Today’s decision by the U.S. government to challenge India’s Jawaharlal Nehru National Solar Mission (National Solar Mission) local content requirement at the World Trade Organization (WTO) highlights a growing problem in the solar industry — the growth of localization barriers to trade. In particular, local content provisions provide preferential treatment to renewable energy suppliers who source materials and services from their local area. While the U.S. was right to challenge India’s local content requirement after a three-year effort to persuade India to drop the rule, what’s also needed is a list of best practices to guide policy makers when they are developing solar support programs. The U.S. solar industry has consistently maintained that while litigation is an important part of the global trading system, so too is collaboration.
The U.S.-India dispute follows on the heels of a recent WTO Dispute Settlement Body panel decision finding that Ontario, Canada’s feed-in-tariff (FIT) program violates two WTO provisions. The panel report recommends that Ontario immediately remove the local content requirement in its FIT program on the basis that it unfairly disadvantages foreign producers. While Ontario’s local content requirement resulted in the development of a domestic solar manufacturing base, it did so, in part, by unfairly discriminating against products originating outside of Ontario. Importantly, India’s solar local content requirement is substantially similar to Ontario’s.
Some argue that local content requirements are necessary to nurture the growth of young industries, particularly in an environment of intense global competition. But while local content requirements do protect domestic manufacturers from some of the challenges of early-stage growth, such requirements also stifle innovation and limit a country’s access to next generation technologies. Innovation and cutting-edge technologies are important precursors to reducing solar energy costs. Not to mention that local content requirements are explicitly prohibited by global trade rules.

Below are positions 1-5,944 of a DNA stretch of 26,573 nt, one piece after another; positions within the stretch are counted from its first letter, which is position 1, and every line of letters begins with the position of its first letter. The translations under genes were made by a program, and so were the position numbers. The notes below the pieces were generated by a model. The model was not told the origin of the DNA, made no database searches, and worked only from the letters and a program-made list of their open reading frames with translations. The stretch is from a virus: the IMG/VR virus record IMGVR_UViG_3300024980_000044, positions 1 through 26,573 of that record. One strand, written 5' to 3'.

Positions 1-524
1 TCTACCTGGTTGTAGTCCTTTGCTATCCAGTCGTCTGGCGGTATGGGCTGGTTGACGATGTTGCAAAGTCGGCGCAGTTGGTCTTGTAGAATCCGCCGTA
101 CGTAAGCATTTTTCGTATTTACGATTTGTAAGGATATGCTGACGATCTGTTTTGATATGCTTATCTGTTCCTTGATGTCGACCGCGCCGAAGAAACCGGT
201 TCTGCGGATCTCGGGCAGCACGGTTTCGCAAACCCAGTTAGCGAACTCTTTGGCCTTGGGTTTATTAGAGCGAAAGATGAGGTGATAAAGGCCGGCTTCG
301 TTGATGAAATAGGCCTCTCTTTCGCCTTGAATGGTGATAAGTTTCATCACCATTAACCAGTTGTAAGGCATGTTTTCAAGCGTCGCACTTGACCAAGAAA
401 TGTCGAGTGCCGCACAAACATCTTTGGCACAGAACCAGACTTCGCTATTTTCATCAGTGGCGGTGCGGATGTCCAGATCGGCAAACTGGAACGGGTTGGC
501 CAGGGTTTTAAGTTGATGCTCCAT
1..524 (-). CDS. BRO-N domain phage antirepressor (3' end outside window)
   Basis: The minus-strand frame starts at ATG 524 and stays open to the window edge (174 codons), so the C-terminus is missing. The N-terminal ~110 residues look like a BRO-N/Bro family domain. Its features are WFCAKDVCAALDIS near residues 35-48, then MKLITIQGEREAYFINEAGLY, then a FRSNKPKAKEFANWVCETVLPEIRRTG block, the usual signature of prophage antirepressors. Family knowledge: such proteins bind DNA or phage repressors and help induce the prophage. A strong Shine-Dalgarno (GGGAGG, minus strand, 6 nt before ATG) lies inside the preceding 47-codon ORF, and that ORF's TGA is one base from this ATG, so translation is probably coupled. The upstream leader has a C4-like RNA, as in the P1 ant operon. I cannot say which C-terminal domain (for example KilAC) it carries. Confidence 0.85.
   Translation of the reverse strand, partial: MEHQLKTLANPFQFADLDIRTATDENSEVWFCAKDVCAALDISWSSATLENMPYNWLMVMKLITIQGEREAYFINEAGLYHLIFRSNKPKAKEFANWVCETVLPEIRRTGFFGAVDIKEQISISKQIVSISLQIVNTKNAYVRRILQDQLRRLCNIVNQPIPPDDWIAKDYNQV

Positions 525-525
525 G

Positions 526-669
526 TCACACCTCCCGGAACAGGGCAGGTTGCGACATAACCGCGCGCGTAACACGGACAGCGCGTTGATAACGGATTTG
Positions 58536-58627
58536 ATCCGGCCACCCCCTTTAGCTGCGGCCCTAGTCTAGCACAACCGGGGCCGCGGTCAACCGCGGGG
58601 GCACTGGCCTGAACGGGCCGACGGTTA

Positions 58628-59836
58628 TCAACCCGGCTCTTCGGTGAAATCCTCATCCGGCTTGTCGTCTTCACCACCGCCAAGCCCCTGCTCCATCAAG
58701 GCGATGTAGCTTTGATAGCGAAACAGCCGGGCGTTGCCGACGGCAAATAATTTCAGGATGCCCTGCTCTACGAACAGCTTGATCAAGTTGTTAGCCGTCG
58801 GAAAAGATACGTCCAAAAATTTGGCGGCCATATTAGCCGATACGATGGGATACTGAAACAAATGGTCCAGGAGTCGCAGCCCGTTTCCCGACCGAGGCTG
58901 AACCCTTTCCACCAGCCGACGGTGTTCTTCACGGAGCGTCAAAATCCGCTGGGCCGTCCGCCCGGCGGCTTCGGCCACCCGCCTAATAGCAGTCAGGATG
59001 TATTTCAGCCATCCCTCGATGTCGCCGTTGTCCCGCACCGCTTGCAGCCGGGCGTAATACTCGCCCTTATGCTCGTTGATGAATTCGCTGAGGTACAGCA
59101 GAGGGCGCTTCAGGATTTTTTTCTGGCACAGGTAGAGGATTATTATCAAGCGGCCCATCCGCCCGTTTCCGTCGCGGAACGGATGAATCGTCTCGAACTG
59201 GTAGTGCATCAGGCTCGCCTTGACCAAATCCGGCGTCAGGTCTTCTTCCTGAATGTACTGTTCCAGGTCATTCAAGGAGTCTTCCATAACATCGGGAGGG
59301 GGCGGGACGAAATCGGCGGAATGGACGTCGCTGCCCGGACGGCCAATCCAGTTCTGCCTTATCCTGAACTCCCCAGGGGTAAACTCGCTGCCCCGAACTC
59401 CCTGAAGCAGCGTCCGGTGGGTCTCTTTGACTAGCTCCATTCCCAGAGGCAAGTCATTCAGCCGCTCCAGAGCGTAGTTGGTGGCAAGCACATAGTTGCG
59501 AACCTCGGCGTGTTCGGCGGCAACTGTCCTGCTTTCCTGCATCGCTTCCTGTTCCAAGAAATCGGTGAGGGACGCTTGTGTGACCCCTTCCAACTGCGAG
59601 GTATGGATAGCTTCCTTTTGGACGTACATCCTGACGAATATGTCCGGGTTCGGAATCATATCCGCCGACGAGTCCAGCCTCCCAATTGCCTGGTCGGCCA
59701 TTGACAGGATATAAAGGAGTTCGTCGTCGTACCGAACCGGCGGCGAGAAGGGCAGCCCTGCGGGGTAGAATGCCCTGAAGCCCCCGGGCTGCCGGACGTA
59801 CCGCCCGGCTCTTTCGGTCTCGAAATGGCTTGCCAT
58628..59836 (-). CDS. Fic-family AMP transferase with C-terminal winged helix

Notably, the U.S. is challenging only one provision of the National Solar Mission, the local content requirement. This challenge does not threaten the National Solar Mission itself. Indeed, not all government support measures violate global trade rules and there are a variety of measures India could adopt as alternatives to the local content requirement. There is, however, no list, whether formal or informal, of WTO-consistent government support programs which countries could turn to for guidance. Industry and governments, therefore, have an important opportunity to work together and proactively develop such a list with the shared objective of expanding solar energy around the world free from the restraints of unfair trade barriers.
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